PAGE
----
Understanding What’s Underground

Small tea saucer.

Small tea saucer. Source: Kate Deeley

After spending almost two weeks excavating in the James Holliday house, digging up countless household items, it’s easy to see that although generations span between us, modern day Marylanders are similar to their Annapolis ancestors.    As we slowly sift through the shards that once made up a family’s life, it becomes apparent what kind of life that James Holliday and his family held.  Pieces of glass from everything from bottles to windowpanes litter the dirt floor, toys such as marbles and dolls are sporadically spread apart, and tiny bits of fish and bird bone pop up every couple of millimeters.  All of this acts as a narrative; suddenly the Holliday family comes to life as we envision children playing on the kitchen floor while fish or chicken is prepared for them.

Discovering commonplace items like broken glass and pottery may seem insignificant, but these small things give a seemingly arbitrary family a face in history and a voice in time; every little bit helps us understand life in Annapolis in a way that written documentation never could.  The ability to physically hold something in your hand and know that this was part of someone’s real life is an amazing feeling.  It really made me personally understand that even though they’re gone, the Holliday’s imprint on society is still present, letting us better understand them and their day-to-day life.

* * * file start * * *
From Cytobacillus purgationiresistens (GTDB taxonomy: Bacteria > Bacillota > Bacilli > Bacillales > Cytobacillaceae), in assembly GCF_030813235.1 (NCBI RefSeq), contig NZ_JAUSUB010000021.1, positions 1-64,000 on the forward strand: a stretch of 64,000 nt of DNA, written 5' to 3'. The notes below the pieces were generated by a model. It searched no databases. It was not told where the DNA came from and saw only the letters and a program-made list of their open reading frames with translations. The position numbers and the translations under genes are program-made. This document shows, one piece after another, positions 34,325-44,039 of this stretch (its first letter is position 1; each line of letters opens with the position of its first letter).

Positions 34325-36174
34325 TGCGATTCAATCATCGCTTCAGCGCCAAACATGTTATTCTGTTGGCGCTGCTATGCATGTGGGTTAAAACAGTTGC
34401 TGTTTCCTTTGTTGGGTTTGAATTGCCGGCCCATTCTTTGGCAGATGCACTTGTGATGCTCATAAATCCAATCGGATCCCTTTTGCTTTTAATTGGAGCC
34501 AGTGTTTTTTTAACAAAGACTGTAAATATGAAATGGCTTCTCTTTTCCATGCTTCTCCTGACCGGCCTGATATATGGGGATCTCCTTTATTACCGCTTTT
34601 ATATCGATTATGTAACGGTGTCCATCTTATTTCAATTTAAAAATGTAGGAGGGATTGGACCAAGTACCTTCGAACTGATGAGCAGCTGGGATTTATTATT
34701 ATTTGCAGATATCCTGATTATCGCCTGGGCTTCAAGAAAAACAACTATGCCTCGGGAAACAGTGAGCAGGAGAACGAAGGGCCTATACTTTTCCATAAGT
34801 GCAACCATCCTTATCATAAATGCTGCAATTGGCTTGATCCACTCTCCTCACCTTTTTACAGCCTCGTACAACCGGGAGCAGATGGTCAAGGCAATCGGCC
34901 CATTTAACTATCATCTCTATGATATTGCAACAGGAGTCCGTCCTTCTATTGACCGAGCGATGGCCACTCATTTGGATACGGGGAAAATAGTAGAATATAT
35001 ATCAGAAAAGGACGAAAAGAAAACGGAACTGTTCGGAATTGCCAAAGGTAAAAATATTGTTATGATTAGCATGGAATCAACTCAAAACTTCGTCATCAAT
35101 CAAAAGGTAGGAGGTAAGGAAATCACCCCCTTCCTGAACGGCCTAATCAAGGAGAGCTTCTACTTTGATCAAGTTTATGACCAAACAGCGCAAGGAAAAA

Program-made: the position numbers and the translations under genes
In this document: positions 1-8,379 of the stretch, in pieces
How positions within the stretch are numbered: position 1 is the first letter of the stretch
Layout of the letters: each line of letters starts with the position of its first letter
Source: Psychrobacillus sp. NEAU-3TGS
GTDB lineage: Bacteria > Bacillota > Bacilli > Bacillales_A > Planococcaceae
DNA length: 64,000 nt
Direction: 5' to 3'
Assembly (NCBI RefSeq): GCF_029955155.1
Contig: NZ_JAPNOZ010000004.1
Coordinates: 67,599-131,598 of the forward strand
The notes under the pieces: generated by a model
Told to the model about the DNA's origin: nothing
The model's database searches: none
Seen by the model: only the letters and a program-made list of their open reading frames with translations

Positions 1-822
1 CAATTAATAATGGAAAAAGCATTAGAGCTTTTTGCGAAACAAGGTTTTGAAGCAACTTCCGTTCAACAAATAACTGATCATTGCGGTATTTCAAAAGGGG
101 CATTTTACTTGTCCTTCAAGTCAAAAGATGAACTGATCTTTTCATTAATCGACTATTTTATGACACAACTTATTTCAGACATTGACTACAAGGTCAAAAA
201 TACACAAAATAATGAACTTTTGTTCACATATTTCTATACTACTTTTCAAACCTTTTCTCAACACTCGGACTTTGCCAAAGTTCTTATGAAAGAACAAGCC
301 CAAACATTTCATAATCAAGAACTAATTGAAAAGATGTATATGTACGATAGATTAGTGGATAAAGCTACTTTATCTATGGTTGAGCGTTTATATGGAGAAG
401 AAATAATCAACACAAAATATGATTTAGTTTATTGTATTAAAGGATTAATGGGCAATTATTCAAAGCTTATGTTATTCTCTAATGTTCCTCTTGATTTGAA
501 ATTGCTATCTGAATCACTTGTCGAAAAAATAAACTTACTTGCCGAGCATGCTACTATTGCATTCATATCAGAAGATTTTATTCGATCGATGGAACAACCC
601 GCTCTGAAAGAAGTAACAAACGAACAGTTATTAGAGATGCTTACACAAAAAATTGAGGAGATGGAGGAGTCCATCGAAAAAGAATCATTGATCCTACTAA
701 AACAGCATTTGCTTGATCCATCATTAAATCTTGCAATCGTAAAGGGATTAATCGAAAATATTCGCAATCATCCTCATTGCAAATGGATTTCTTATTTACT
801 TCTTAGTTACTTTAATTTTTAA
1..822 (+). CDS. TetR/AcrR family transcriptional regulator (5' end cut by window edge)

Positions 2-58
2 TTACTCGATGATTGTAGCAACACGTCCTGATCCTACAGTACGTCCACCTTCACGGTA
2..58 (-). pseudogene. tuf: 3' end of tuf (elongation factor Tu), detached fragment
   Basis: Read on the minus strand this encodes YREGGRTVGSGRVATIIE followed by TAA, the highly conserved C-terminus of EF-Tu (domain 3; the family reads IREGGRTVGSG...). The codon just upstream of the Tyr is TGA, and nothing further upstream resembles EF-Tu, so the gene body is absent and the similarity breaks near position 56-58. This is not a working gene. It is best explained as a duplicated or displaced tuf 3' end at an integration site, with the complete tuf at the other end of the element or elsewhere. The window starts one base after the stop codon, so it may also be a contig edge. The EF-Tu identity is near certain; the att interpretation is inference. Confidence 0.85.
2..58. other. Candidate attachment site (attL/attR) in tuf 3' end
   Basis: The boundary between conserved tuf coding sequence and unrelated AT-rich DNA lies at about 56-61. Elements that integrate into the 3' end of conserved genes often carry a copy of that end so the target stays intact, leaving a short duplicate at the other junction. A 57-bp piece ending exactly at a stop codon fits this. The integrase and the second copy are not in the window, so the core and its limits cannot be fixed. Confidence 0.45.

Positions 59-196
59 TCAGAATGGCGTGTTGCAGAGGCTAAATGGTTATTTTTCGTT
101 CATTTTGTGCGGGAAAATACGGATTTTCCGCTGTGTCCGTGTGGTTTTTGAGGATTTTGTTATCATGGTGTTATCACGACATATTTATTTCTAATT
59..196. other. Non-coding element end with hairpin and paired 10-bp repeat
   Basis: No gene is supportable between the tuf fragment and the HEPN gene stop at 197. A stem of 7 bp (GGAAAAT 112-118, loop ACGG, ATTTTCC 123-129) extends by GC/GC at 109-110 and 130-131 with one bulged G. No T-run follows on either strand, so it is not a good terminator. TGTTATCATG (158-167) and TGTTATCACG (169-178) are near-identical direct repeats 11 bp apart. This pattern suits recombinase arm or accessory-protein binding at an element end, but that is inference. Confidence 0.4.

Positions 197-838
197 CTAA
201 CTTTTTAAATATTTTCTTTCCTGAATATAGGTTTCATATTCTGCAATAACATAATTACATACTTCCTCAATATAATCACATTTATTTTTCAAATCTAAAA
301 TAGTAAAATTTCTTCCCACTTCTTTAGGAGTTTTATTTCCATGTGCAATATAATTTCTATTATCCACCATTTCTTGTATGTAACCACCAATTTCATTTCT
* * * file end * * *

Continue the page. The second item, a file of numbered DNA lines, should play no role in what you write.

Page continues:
One day all of our house hold items will be rediscovered by archeologists from the future—perhaps they will grow weary of how many hangers or soda cans they have to dig up and count, just as today we grow weary of the amounts of oyster shells and coal shards that must be accounted for.  But one thing that excavating has taught me is that matter how unimportant an artifact may seem, in the end, it all adds up to a life well lived, a life that deserves a voice and place in history as well as recognition and respect from its modern day counterparts.  Future Archeologists will revel in our small forgotten items, trying to get a feel for our culture and ideals the same way that we attempt to piece together the Holliday’s lives.  This kind of understanding is key to forging connections between modern culture and that of yesteryear’s.

1 Comment
  1. I often think about how much of our trash goes in to landfills instead of our backyards. Poor archaeologists of the future, they will be dealing with much more intense smells than we.

    The Holliday House has so many children’s toys! I really wanted our field school shirts to have a doll’s head on them, but that creeped everyone else out. Don’t forget to design your shirts or you won’t get any!

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